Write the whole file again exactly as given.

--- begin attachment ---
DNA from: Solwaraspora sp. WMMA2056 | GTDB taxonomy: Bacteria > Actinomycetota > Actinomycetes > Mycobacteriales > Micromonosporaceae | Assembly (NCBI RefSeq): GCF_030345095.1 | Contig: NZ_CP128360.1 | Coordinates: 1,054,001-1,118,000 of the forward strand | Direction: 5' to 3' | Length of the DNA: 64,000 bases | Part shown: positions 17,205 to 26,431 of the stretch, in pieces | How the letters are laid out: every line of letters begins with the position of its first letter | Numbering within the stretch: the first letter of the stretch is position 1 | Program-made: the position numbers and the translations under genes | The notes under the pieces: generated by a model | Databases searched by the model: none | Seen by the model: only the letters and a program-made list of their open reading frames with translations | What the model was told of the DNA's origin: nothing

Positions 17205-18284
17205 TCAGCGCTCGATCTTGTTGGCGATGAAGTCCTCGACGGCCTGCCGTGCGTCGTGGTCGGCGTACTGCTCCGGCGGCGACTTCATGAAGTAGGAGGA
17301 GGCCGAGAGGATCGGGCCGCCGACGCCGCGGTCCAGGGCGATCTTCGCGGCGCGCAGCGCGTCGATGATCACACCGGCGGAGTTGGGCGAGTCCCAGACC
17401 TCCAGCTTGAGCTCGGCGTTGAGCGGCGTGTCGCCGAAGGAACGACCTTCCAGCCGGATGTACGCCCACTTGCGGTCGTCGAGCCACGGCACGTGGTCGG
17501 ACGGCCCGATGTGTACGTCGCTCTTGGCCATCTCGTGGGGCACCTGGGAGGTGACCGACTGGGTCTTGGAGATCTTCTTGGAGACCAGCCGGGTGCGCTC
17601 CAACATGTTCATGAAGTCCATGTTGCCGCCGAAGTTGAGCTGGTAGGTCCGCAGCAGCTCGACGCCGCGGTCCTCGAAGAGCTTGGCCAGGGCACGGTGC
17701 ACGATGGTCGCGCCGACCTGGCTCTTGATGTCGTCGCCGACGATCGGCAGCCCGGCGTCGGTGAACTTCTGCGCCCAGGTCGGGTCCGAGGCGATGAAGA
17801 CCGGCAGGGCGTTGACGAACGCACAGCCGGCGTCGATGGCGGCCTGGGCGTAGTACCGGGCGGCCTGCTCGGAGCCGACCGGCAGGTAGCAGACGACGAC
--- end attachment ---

DNA from: Solwaraspora sp. WMMA2056 | GTDB taxonomy: Bacteria > Actinomycetota > Actinomycetes > Mycobacteriales > Micromonosporaceae | Assembly (NCBI RefSeq): GCF_030345095.1 | Contig: NZ_CP128360.1 | Coordinates: 1,054,001-1,118,000 of the forward strand | Direction: 5' to 3' | Length of the DNA: 64,000 bases | Part shown: positions 17,205 to 26,431 of the stretch, in pieces | How the letters are laid out: every line of letters begins with the position of its first letter | Numbering within the stretch: the first letter of the stretch is position 1 | Program-made: the position numbers and the translations under genes | The notes under the pieces: generated by a model | Databases searched by the model: none | Seen by the model: only the letters and a program-made list of their open reading frames with translations | What the model was told of the DNA's origin: nothing

Positions 17205-18284
17205 TCAGCGCTCGATCTTGTTGGCGATGAAGTCCTCGACGGCCTGCCGTGCGTCGTGGTCGGCGTACTGCTCCGGCGGCGACTTCATGAAGTAGGAGGA
17301 GGCCGAGAGGATCGGGCCGCCGACGCCGCGGTCCAGGGCGATCTTCGCGGCGCGCAGCGCGTCGATGATCACACCGGCGGAGTTGGGCGAGTCCCAGACC
17401 TCCAGCTTGAGCTCGGCGTTGAGCGGCGTGTCGCCGAAGGAACGACCTTCCAGCCGGATGTACGCCCACTTGCGGTCGTCGAGCCACGGCACGTGGTCGG
17501 ACGGCCCGATGTGTACGTCGCTCTTGGCCATCTCGTGGGGCACCTGGGAGGTGACCGACTGGGTCTTGGAGATCTTCTTGGAGACCAGCCGGGTGCGCTC
17601 CAACATGTTCATGAAGTCCATGTTGCCGCCGAAGTTGAGCTGGTAGGTCCGCAGCAGCTCGACGCCGCGGTCCTCGAAGAGCTTGGCCAGGGCACGGTGC
17701 ACGATGGTCGCGCCGACCTGGCTCTTGATGTCGTCGCCGACGATCGGCAGCCCGGCGTCGGTGAACTTCTGCGCCCAGGTCGGGTCCGAGGCGATGAAGA
17801 CCGGCAGGGCGTTGACGAACGCACAGCCGGCGTCGATGGCGGCCTGGGCGTAGTACCGGGCGGCCTGCTCGGAGCCGACCGGCAGGTAGCAGACGACGAC